By Darlene Donloe
In the drama, Home Again, veteran actress CCH Pounder plays a distraught mother who, naively, puts her teenage son in harm’s way because she didn’t know any better.
Her inexperience with the law leaves her son in a precarious situation after he is sent back to Jamaica where he has no familial ties.
This film is a reality check about what happens every day in this and other countries, to persons,
including children, who, if caught breaking the law, are sent back to their native countries even if they’ve never lived there.
The One Village Entertainment, RLJ Entertainment (NASDAQ: RLJE) brand, is a heart-wrenching tale of three strangers deported to a home they’ve never known, forced to start their lives over on the unforgiving streets of Jamaica. Tatyana Ali (The Fresh Prince of Bel-Air), Stephan James (Degrassi: The Next Generation), Lyriq Bent (The Saw franchise) and CCH Pounder (Avatar, The Shield) costar in the drama from award-winning director Sudz Sutherland.
Marva (Ali), a single mother from Toronto, struggles to cope with being ripped from her children. Everton (James), an irresponsible British teen, desperately awaits word of his court appeal. Dunston (Bent), a New Yorker, tries to escape his criminal past. Once in Kingston they discover every day is a fight for survival where family support, friendships, and shelter are elusive. They embark on a journey that pushes their endurance beyond measure and forces them to discover who they truly are.
I recently caught up with the Emmy-nominated Pounder, who can also be seen in FX’s Sons of Anarchy, to talk about her role in Home Again.
DD: This film is so daunting and dark. Your thoughts when you first read the script?
CCHP: My idea of this movie is that it’s a cautionary tale. It’s a way to start a dialogue of what we do with our children. Sometimes lack of knowledge can leave you in a precarious position.
It’s about what’s happening every day in the U.S. and may countries around the world. You can just replace Jamaica, where this film takes place, with Mexico, Russia or any other country.
DD: How did this movie affect you?
CCHP: I’m really interested in telling those stories, but more than anything because I wasn’t aware of the child factor and what can happen. It’s important that movies can incite dialogue. We are going through it right now. Should we allow them to have a driver’s license? They also want to go to college. Some parents didn’t do the work for their children. In the seven to nine years it takes to file proper paperwork, you very well could forget to do it. These things we don’t think about. The problem only happens to be a problem. I think the film has a potential to change policy or at least be part of a dialogue. Be more than just a drama in the theater, it has all the potential. It is a fair depiction. The rings of truth are very real. You are hoping that it goes beyond just a movie. We need to consider. Could this happen to me?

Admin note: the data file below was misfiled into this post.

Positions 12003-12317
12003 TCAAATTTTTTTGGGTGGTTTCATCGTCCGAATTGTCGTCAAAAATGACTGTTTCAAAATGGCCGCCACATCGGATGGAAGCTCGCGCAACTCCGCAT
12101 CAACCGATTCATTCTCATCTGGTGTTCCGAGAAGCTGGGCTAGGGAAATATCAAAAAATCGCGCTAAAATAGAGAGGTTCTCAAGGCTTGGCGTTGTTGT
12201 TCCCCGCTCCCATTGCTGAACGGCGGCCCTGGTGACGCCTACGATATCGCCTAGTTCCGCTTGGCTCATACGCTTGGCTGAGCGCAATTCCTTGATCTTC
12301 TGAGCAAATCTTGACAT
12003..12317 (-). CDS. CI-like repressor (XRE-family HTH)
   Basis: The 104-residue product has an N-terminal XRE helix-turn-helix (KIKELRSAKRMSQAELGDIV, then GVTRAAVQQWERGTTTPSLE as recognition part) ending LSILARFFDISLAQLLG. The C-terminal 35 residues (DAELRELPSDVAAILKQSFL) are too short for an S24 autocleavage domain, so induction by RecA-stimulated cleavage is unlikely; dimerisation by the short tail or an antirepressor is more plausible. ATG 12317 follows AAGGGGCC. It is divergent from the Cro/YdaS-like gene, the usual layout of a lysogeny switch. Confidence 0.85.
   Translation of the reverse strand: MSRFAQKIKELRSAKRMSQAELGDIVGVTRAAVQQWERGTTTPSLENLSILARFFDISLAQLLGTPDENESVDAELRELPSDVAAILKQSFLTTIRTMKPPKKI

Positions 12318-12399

DD: You play a woman who seems to be at her wit’s end. What do you think about her?
CCHP: As the actor you say to yourself, ‘How could she be so stupid?’ I got very annoyed with my character. I had to go back to what happens when you’re not a person of privilege. Once I got the sense of a single mother, an immigrant, raising a child, a male children, a Jamaican male child, once you get that whole picture together and you realize all the things you’ve been spending time on – that is where the discipline goes into crisis mode. You’re left with no time to instill and inspire.
DD: Describe working with Sudz Sutherland.
CCHP: The Sutherlands are a husband and wife production team. I was completely blown away by the work they had done prior. I’m from Guyana. I was born and raised there. I grew up in Englanda and was brought to the U.S. I have been immigrating all of my life. I have a penchant for the Caribbean and for Caribbean films.
The scripts have to be good. It doesn’t have to be political, or of a social consciousness for me to want to do it. Sudz and his wife are fascinating.
Home Again is currently available on DVD and digital download. The suggested retail price is $14.98. TRT: 104 minutes